Latest News

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The Government has taken action to reduce the potential costs to employers of last month's decision of the Employment Appeal Tribunal in Bear Scotland Ltd. v Fulton that holiday pay should reflect non-guaranteed overtime that is routinely worked. The ...
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The Court of Justice of the European Union (CJEU) has upheld an earlier ruling of the Advocate General on a question raised by the Danish District Court in holding that severe obesity can be considered a disability under EU law. The issue arose in the case...
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The changes to the 'deemed occupation' period for the granting of private residence relief (PRR) have been well reported and apply to exchanges of contracts on residential properties after 5 April 2014. The changes are relevant where the property has not...
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In a case which illustrates the magnitude of the task faced by Employment Tribunals in resolving the most factually complex cases, a black professor who claimed to be the victim of a 'conscious conspiracy emanating from the very top' at the university where...
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The High Court has ruled that fees for the use of Employment Tribunals (ETs) and the Employment Appeal Tribunal (EAT) are lawful. The fees were first introduced by the Government in July 2013. Since then, the number of cases coming before ETs and the EAT...
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The Legal Ombudsman has published a report calling for the introduction of tougher controls on those who charge for writing wills. Last year, the Ombudsman received more than 1,000 complaints relating to the drafting of wills and the provision of probate...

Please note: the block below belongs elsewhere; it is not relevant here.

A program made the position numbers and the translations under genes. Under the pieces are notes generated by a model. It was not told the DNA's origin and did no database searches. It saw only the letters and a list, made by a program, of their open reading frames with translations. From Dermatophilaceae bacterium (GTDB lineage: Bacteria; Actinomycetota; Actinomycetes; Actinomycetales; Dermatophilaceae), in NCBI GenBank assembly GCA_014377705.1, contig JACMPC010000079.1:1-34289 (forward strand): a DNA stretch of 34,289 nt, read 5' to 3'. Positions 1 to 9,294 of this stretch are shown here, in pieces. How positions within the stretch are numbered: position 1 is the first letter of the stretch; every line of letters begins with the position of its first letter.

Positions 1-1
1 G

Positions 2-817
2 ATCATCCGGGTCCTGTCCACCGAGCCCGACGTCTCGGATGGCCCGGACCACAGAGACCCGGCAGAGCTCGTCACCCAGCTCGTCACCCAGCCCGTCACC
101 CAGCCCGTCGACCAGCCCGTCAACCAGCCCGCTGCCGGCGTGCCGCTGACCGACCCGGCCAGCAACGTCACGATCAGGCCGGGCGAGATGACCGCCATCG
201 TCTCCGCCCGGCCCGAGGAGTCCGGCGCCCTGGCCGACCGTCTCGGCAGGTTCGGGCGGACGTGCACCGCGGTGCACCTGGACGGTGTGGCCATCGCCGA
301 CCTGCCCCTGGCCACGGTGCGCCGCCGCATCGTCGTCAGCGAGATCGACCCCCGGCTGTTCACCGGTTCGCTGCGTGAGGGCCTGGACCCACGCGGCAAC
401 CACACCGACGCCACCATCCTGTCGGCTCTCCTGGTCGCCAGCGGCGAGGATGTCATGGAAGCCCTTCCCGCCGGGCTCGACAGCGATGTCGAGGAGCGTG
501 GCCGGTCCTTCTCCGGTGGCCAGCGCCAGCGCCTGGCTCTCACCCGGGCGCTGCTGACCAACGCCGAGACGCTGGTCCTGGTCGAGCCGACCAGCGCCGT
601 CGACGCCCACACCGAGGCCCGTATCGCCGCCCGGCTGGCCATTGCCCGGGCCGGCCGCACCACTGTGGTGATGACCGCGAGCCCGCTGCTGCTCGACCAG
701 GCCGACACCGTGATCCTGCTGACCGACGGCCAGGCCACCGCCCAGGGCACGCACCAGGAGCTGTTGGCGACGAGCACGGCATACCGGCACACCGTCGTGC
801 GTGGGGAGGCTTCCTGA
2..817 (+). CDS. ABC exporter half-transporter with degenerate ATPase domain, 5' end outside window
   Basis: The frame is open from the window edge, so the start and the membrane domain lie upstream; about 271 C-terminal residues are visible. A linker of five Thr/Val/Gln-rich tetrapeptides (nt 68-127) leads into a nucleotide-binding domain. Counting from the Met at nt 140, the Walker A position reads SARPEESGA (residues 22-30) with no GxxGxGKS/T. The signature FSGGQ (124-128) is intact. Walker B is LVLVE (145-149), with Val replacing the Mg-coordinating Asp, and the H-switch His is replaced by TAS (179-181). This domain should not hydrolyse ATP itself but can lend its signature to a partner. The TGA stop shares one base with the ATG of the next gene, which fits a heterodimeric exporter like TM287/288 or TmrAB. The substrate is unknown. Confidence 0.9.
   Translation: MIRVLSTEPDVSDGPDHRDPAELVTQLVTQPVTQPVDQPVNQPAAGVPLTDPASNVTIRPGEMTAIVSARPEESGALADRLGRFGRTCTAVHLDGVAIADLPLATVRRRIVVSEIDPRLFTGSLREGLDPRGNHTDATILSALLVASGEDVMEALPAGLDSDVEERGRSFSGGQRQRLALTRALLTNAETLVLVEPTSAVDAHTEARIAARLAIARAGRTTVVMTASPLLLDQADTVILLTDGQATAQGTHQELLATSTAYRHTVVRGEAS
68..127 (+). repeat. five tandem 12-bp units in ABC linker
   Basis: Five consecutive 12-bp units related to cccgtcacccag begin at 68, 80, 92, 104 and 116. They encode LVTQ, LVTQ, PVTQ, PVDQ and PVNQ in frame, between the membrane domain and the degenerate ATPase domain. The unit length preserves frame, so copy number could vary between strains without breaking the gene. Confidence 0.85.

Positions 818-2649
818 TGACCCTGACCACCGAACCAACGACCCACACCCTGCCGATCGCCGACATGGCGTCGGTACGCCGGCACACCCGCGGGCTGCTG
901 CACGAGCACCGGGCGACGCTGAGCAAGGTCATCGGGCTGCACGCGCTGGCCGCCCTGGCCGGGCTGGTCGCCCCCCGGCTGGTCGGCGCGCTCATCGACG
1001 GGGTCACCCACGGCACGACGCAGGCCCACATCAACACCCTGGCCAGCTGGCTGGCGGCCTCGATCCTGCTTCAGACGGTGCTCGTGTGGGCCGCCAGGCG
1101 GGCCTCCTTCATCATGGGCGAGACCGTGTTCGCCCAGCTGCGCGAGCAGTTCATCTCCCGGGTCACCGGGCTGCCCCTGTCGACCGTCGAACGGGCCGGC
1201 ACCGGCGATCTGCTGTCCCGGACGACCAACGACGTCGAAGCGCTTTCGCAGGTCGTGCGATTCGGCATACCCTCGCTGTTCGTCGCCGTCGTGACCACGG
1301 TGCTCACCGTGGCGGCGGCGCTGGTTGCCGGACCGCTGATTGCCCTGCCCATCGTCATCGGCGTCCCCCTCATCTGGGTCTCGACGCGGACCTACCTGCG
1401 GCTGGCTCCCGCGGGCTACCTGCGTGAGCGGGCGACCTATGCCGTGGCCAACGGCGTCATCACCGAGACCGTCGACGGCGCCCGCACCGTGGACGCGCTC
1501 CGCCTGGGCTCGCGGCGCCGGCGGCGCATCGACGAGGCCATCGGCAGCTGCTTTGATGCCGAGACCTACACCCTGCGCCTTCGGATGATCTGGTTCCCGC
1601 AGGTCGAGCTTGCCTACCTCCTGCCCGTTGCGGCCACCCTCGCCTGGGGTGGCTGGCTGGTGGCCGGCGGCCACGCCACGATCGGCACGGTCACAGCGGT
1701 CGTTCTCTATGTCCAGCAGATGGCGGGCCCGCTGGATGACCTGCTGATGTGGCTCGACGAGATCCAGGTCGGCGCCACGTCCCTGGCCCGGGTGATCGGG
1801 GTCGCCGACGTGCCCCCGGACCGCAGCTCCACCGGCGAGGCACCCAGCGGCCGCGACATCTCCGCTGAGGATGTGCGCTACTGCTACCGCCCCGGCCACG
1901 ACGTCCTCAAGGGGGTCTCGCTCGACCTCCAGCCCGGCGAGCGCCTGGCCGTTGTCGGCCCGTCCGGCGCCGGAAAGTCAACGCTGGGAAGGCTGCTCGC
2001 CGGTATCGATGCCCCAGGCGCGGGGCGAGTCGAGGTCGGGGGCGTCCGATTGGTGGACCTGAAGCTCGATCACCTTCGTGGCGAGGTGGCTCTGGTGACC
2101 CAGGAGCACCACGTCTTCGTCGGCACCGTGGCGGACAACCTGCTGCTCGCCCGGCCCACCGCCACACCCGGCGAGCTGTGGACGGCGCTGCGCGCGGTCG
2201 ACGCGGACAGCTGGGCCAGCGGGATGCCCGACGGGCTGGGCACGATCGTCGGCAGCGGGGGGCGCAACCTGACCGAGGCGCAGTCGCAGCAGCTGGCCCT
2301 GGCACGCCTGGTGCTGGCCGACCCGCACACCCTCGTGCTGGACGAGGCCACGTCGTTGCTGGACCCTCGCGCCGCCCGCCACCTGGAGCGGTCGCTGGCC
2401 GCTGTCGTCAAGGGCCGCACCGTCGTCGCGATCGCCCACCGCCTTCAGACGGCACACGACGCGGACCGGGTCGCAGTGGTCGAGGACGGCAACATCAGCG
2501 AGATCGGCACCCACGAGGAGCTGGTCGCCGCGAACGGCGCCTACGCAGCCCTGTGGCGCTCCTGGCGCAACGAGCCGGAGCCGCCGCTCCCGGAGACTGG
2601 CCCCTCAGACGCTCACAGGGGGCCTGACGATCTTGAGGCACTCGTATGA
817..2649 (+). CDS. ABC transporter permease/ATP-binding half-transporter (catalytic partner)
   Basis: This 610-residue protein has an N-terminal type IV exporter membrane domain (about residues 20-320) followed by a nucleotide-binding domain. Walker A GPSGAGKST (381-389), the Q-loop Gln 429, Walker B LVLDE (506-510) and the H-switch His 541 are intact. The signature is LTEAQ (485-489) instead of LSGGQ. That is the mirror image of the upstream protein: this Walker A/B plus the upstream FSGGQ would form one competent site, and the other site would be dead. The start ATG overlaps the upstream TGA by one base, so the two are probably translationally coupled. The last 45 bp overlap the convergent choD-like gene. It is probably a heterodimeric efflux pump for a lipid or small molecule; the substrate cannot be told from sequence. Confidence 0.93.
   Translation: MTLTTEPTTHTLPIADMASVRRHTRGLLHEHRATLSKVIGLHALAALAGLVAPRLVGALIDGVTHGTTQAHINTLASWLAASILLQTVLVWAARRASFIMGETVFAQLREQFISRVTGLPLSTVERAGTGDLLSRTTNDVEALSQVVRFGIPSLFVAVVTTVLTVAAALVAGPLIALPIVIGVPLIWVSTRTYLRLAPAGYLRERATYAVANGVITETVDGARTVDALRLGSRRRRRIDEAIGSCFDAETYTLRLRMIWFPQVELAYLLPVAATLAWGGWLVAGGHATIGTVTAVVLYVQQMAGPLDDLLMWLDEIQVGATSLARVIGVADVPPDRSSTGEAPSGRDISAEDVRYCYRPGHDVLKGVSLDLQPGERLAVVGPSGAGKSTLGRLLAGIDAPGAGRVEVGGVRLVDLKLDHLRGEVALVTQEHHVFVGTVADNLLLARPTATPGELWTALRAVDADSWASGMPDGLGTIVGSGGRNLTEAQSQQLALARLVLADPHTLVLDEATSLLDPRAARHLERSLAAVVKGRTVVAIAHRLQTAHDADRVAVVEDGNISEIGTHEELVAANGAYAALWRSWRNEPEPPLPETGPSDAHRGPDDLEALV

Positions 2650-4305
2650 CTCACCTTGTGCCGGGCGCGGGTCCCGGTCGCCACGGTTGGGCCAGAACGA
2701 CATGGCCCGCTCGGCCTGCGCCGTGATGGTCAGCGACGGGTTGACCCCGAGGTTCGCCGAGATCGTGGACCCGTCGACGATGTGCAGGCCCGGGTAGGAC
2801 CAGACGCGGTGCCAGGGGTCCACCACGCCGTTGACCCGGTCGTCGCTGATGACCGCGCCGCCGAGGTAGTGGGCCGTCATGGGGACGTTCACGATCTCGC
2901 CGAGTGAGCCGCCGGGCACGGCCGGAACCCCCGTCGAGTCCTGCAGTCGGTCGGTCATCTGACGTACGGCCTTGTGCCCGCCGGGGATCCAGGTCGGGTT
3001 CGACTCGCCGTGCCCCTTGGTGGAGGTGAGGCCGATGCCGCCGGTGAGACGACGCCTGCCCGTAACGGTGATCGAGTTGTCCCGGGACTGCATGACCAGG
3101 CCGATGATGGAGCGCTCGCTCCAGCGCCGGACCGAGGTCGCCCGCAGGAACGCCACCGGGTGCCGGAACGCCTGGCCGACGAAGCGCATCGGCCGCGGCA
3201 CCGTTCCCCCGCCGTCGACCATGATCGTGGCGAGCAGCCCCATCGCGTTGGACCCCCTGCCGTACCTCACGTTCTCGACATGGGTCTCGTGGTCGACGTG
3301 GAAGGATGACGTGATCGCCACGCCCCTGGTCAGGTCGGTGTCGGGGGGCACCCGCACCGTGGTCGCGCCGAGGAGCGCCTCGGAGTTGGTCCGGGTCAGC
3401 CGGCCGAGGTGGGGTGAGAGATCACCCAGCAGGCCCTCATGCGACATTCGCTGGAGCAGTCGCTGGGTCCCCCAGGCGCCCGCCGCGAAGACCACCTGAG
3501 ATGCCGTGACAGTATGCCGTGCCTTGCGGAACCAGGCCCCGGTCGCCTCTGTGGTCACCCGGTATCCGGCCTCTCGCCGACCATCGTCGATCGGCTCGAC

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The Central London residential property market is known to have risen to dizzying heights over the last few years, which has led to the victory by residents of a prestige mansion block in their five-year struggle to acquire the building's freehold proving to...
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It is fairly widely known that in a legal dispute some documents can be 'privileged', which means that they cannot be used in evidence. Normally, communications between a solicitor and their client are privileged. However, the right of privilege is not...
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In a crucial victory for consumers, the Supreme Court has ruled that a householder who entered into a removals contract with a tradesman who visited his home was entitled both to change his mind and to reclaim his £1,000 deposit. The man had...
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When an informal conversation over dinner in a restaurant that included a proposed agreement between a divorcing couple did not lead to a settlement, the court was faced with a decision as to whether matters discussed during the conversation could...